As all followers of the History Girls will know, we will soon be publishing an anthology of stories: Daughters of Time. It comes out in March, so excitement is mounting. My story, Return to Victoria, is about Emily Wilding Davison who died bringing down the King’s horse on Derby Day, 1913.
|Emily Wilding Davison|
Did she mean to kill herself, or didn’t she? You will have to wait for the anthology to read my take on the controversy. Whether she meant to die, or to survive, Emily Davison paid the ultimate price.
Many of her sister Suffragettes suffered in pursuit of votes for women. They lost their personal freedom, were subject to imprisonment, force feeding, the iniquities of the infamous Cat and Mouse Act. Their suffering was not in vain but it took the action and sacrifice of millions of women to convince men that their sex should have to right to vote. In 1918, the Representation of the People Act (1918) was passed, enfranchising women over the age of 30. It would not be until 1928 that the franchise would be extended to all women over the age of 21.
Emily Wilding Davison was exceptional in her courage and conviction but it was the actions ordinary women that finally made her goal a reality. The women who took the place of the men who were fighting at the Front. The munitionettes, predominantly working class women who worked in the munitions factories, risking death from premature explosions and their health from the chemicals that turned their skin yellow. The land girls who donned breeches and worked on the farms. The VADS and Queen Alexandra nurses who went to drive ambulances and tend the wounded. The women who left their traditional jobs to go into heavy industry to work in foundries, like the women shown in Anna Airy's painting A Shell Forge at A National Projectile Factory, Hackney Marshes, London.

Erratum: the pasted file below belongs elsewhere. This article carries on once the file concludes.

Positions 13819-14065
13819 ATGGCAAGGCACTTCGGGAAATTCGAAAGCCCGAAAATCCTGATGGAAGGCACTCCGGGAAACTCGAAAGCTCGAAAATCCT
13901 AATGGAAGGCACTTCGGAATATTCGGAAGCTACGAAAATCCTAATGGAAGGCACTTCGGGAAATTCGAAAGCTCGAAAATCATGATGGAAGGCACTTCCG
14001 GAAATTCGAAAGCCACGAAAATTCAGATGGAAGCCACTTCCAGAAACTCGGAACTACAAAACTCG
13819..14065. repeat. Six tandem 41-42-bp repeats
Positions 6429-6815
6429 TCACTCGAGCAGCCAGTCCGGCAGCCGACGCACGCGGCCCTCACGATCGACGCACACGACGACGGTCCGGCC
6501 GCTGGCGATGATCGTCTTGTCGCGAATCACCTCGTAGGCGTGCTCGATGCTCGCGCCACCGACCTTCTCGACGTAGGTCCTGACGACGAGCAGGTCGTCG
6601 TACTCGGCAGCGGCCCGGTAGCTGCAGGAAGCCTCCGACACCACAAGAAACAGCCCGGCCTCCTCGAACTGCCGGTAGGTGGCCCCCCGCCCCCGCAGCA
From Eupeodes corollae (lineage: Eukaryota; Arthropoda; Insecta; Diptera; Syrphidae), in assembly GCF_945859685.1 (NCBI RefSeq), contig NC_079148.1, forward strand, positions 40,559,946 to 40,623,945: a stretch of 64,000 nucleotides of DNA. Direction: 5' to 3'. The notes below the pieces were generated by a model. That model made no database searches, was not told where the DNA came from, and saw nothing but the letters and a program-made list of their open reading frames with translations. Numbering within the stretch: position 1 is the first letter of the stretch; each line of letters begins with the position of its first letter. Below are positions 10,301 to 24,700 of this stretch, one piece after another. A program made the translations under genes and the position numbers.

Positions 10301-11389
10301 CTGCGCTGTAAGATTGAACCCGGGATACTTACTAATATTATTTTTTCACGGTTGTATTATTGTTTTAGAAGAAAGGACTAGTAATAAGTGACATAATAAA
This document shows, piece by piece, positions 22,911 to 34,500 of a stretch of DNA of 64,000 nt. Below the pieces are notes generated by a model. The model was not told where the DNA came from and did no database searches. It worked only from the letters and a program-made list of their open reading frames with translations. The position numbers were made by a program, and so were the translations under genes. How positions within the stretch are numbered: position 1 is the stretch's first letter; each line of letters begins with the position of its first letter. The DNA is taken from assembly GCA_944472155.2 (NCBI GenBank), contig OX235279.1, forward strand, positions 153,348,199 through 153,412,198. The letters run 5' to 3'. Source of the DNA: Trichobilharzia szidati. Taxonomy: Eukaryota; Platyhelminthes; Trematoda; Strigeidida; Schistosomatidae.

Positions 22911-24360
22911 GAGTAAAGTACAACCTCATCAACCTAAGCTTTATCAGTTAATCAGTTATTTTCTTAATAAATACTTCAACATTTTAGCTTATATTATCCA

A Shell Forge at a National Projectile Factory, Hackney Marshes, London - Anna Airy, Imperial War Museum
Women can be seen working alongside men in this remarkable painting that glows with the heat of the foundry. It was so hot that the artist's shoes were burnt off her feet. Anna Airy was one of a handful of women artists, working without official Government support or sanction (unlike their male counterparts) who, nevertheless, recorded their own experience and the experience of other women, both at home and in France.
Olive Mudie-Cooke had trained as an artist. She drove ambulances for the Red Cross and drew and painted what she saw, her experience of war, the experience of women like her: VADS, nurses, auxiliary helpers, ambulance drivers and stretcher bearers.
|In an Ambulance A VAD lighting a cigarette for a patient, Olive Mudie-Cooke, IWM|
Women artists did not just provide a record of what was happening, important as that now is to our understanding, they also record the fleeting emotions that are so so easily lost to us, as above in this shared moment of intimacy and compassion, or in Flora Lion's painting of girls in a works canteen in Bradford.
|Women's Canteen at Phoenix Works, Bradford, Flora Lion, IWM|
This painting shows more than women in plain, practical work clothes, heavy boots on their feet, their hair tucked under blue caps, it shows their tiredness, patience, cameraderie, friendship and humour. It shares with the viewer what it was like to be working there.
These were women, artists and subjects, doing what had previously been considered as 'Men's Work'. Together they ensured that the work done by women would be recognised, the contribution women made to society rewarded, and that women would gain the vote.
Emily Davison did not die in vain.